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  • Fred Smith

Dave Chapelle's Perfect Political Joke

Updated: Oct 27, 2021

Arguably the greatest standup comedian of his generation, Dave Chappelle's most enlightened political joke was unleashed not during his 2019 Netflix special, Sticks and Stones, but nearly two decades ago on HBO.

At the turn of the 21st century, when he was just 27 years old, the artist with a once-a-generation gift for racial observation and transcendent humor proved he had his finger on the pulse not just of the nation's racial awareness but specifically on the double-standard nature of U.S. immigration policy.

Released in 2000, Killin' Them Softly was Chappelle's first hour-long special on HBO.

The show was recorded in Washington D.C in front of a hometown crowd that swallowed whole every punchline of the night, filling the theatre with a laugh track that would soon fuel the rise of a comedian whose bright future had no cut off time.

Near the end of the show, Chappelle spun a joke that was so perfect the audience roared despite not fully understanding the crack's depths.

I'm not going to even try to paraphrase Chappelle's most insightful joke of the now-legendary performance. I'll let the man do it himself (the joke begins at 46:04):

"If he was Haitian, you'd have never heard about his ass."

On that night in 2000, less than a year removed from the Elián González saga, the audience in our nation's capital thought the joke was funny.

If you're from Miami, Florida (like yours truly) and have even a rudimentary understanding the city's cultural history as it relates to U.S. immigration policy, you could argue this is more than just funny... it is the perfect political joke.

"They'd have pushed that little rubber tube back in the water and said, 'sorry, fella. All full. Good luck!'"

The line is a bulls-eyed shot at our country's post-World War II immigration policies, a zinger so on-the-surface funny the audience doesn't realize how on-the-mark the slight truly is.

To a D.C. crowd and for most of the television audience, this is but another in Chappelle's endless bag of funny-cuz-it's-true jokes whose morale is rooted in the premise that black isn't welcome in America.

And to give credit where it's certainly due, few in comedy's history have been better at reinventing and parading this sentiment to diverse American audiences than Chappelle.

With this joke, however, he steps into a class by himself in delivering an observation on the legacy of disparities in U.S. immigration policy concerning Haitians and Cubans.

In 2000, Elián González was front page news across the country, a six-year old boy thrust into an immigration and international custody controversy when he was found on an inner tube along with two other survivors from an ill-fated escape from Cuba during which his mother and ten others drowned in attempt to reach the U.S.

In Miami, Elián González was the news.

In my lifetime (I was born in 1977), a Cuban of any note who'd endured the arduous journey across the Florida Straits and claimed asylum in the U.S. was often worthy of above-the-fold, front-page coverage in the Miami Herald.

A six-year-old Cuban-born boy who'd survived the merciless trip when his mother hadn't? That was shut-down-the streets news.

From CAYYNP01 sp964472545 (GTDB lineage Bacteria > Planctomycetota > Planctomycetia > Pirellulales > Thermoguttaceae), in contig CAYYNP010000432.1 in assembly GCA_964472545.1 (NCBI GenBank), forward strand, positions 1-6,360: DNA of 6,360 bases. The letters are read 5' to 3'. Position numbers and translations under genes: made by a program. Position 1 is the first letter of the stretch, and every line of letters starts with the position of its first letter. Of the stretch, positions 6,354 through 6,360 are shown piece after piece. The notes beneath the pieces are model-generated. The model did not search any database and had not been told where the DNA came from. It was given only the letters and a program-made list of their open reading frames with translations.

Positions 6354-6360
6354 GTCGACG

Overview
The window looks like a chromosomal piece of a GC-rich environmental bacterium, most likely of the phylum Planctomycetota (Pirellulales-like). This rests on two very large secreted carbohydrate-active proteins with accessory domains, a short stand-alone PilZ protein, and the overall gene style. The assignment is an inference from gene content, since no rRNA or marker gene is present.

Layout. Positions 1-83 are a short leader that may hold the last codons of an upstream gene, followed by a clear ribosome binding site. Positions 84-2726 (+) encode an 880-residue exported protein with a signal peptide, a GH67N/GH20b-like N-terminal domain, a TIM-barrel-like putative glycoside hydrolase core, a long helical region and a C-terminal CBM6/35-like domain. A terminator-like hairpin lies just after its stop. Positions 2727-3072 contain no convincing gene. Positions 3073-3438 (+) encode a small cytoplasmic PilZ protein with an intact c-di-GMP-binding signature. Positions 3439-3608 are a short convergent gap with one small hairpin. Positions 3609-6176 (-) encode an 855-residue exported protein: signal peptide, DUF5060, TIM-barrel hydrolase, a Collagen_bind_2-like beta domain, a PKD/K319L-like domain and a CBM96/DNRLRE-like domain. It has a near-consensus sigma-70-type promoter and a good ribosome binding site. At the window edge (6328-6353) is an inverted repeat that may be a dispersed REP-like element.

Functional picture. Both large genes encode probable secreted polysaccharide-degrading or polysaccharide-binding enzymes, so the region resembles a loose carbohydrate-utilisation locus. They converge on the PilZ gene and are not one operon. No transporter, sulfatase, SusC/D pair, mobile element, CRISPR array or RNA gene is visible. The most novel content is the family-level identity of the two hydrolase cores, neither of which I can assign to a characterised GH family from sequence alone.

But the crux of Chappelle's joke focuses not on the plight of the Cuban seeking asylum in America, but the Haitian. Therein lies the brilliance.

Most who've heard this joke, however, don't fully appreciate its worth unless they have a keen understanding of how U.S. immigration policy as practiced from the 1960s through the early 2000s decidedly favored Cubans over Haitians.

Consider the seven months in 1980 from April to October when some 125,000 Cuban refugees were granted asylum in the U.S. during the Mariel Boatlift at a time when the U.S. under President Carter had an open-door policy toward Cuban immigration.

During his first year in office in 1981, U.S. President Ronald Reagan negotiated with the Haitian government a policy of interdiction, whereby the Coast Guard could stop and search boats on the high seas suspected of transporting undocumented immigrants.

From 1981-1990, some 22,940 Haitians were interdicted, yet only 11 of them qualified to apply for asylum in the United States.

Why the disparity? To keep things simple (enough):

Cuban immigrants, in the eyes of the U.S. government, sought political asylum by fleeing Communist rule under Fidel Castro.

Communism was an archenemy of the U.S. during the latter half of the 20th century and the Cold War, ergo Cubans were welcomed to asylum in the U.S.

Haitians, in contrast to Cubans and according to the U.S., were, by and large, seeking economic opportunity, their native country's economy having been run amok by the wayward rule of the brutal despot Francois "Papa Doc" Duvalier and later his son, Jean-Claude "Baby Doc" Duvalier.

As a result, some of the Haitian boat people, those who could convince the U.S. officials their reasons for immigration were political in nature, could stay.

Those who couldn't were deemed economic refugees and sent on their way.

Now, let's re-examine Chappelle's joke:

"If he was Haitian, you'd have never heard about his ass."

Check. Unless little Haitian Elián could convince officials he was a political prisoner.

They'd have pushed that little tube back in the water and said, 'sorry, fella. All full. Good luck!'"

Check mate. Game. Set. Match. To Mr. Chappelle.

We're laughing so hard, that we don't even realize that it isn't really funny, because it's so damn true.


Fred Smith grew up in Miami, Florida. His debut novel, The Coolest Labels, is about a group of diverse teens in Miami trying to put their lives back together in the immediate wake of Hurricane Andrew.

Official trailer for The Coolest Labels, a novel by Fred Smith:

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